So don't forget to snap a picture or two of this prominent temple when you visit Toa Payoh!
Image credit: The Middle Ground
The second temple on this list; The United Temple, commonly known as Wu He Miao (Five United Temples) stands at Toa Payoh Lorong 7 and it was the first temple to house different Chinese deities worshipped by the various dialect groups.
The construction of this temple was completed in 1974 and was built to cater to the Hokkien, Hainanese, Teochew and Cantonese communities in Singapore.
The building of this temple shifted the Singaporean Chinese community which previously organised employment, religious worship and other socio-cultural endeavours largely along dialect lines.
Image credit: PMO
Wow, Toa Payoh sure has a number of religious places!
Located at the far end of Toa Payoh, Masjid Muhajirin stands tall along Braddell Road with its majestic green exterior design that will be sure to catch your eye even if you're just driving by.
Construction of Masjid Muhajirin began in October 1975 and was opened by Minister for Social Affairs, Othman Wok, one and a half years later in April 1977. This was also the first mosque in Singapore to be built solely by the Mosque Building Fund (MBF), with contributors from every employed individual of the Muslim community.
The mosque also holds religious classes by Madrasah Al-Irsyad Al-Islamiah and is known to many as the Singapore Islamic Hub.
Image credit: National Heritage Board
Toa Payoh Lorong 3 holds yet another gem that offers a slice of Singapore's past. The statue of a Chinese-style dragon entwining a pillar situates itself in the middle of the heartland. This gem is located at the entrance of Toa Payoh Palm Spring, and shares a similar history to the better known statue in Whampoa.
"...he heard a loud bang, so he dashed out to the window and what he saw... actually a fireball. It shoots up to the sky and he looks up into the sky and actually he saw that the fireball... is a burning dragon.
So when the sun comes out, he and his neighbours rushed to the place where they saw... where they saw the fireball. They found it was an unused well, those Lallangs around the well was all burnt..." - Recited from this video.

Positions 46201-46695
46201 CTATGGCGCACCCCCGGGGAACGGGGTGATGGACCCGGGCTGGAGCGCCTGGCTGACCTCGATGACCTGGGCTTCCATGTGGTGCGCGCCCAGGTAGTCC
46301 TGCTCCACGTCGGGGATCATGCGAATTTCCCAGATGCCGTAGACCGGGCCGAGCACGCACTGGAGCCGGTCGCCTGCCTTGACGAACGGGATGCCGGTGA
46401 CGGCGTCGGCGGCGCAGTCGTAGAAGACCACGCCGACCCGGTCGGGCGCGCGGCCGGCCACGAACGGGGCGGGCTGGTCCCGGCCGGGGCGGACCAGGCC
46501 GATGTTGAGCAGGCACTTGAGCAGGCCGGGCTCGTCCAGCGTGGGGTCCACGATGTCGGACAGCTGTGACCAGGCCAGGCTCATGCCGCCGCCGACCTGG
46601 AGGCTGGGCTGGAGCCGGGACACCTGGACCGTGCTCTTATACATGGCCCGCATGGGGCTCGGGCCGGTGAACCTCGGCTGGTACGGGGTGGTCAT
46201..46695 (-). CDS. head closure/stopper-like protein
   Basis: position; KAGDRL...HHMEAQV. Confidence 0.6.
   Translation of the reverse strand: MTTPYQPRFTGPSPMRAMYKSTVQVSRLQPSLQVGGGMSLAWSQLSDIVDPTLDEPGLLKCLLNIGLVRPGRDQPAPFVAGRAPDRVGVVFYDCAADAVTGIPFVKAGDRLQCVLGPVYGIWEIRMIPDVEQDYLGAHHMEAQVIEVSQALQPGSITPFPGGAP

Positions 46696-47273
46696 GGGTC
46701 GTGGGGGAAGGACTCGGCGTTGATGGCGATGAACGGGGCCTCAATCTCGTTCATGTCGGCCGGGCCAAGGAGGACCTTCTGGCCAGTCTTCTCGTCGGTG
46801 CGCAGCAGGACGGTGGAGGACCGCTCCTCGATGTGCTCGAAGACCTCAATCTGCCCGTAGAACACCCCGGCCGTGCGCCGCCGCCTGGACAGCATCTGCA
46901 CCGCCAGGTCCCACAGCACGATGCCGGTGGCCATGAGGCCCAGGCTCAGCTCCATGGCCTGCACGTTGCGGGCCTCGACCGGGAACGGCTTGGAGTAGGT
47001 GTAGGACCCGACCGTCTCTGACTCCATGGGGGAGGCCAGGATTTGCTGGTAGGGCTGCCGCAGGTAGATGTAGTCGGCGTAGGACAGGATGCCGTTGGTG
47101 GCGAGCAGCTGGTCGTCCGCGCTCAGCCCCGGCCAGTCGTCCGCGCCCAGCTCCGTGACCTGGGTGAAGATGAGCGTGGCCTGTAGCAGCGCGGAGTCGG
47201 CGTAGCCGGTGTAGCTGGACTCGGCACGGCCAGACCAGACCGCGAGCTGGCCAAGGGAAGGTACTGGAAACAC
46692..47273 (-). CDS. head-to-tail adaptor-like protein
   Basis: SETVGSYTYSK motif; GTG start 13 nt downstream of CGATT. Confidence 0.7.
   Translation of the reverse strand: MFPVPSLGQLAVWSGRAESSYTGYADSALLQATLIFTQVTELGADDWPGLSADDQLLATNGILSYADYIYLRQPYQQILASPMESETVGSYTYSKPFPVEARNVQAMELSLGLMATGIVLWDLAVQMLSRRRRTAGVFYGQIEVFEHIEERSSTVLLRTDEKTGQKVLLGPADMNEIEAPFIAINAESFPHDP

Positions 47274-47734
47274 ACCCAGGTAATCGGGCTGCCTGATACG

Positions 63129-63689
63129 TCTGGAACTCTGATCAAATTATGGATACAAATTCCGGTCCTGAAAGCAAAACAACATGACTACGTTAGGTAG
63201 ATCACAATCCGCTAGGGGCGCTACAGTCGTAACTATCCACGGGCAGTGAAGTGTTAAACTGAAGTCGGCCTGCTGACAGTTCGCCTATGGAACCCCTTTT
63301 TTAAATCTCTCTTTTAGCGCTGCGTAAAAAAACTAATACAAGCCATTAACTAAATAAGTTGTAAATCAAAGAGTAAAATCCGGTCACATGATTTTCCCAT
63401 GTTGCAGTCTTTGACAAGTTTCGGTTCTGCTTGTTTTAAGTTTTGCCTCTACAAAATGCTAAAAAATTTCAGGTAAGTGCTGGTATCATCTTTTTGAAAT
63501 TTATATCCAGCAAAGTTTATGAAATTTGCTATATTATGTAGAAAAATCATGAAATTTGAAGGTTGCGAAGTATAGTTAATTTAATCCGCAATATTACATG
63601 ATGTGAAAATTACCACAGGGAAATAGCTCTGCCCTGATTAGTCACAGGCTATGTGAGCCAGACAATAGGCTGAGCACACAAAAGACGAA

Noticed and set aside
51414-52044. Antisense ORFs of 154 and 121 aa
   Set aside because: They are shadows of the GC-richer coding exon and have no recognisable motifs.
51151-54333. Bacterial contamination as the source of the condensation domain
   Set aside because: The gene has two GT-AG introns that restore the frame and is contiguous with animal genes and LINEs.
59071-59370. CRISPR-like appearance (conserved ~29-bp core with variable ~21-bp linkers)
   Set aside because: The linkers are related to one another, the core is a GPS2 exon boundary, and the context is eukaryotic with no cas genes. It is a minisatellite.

Image credit: nparks
Located at the junction of Lorong 2 and 6 lies Toa Payoh's baby, the Toa Payoh Town Park. It has a 25m-tall Observation Tower which offered visitors panoramic views of Singapore in the 1970s and 1980s.
This 4.8 hectare park houses plant and tree life, manmade ponds, bridges, gazebos and trellises, pathways and pavilions which makes it one of the popular choices for photoshoots.
In 1992, the park underwent a makeover and it currently remains as an ideal place for families and friends for leisure and recreational activities.
Image credit: Little Prince Cafe Facebook
Inspired from the famous storybook that was so popular, it got translated into more than 250 languages and dialects, the Little Prince Cafe is located in Lorong 6.
Its exterior and interior design depicts the book perfectly, giving you a sense of nostalgia and adolescence that was portrayed in the book. This little nook serves sandwiches that you don't usually see in other cafes such as the Muar Otah Sandwich.
The Little Prince Cafe is located at block 47, Toa Payoh Lorong 6 and is opened daily from 12pm-10pm (9:30pm on Fridays and Saturdays, closed on Tuesdays).
Know any other interesting places in Toa Payoh that are not listed here? Share them with us below!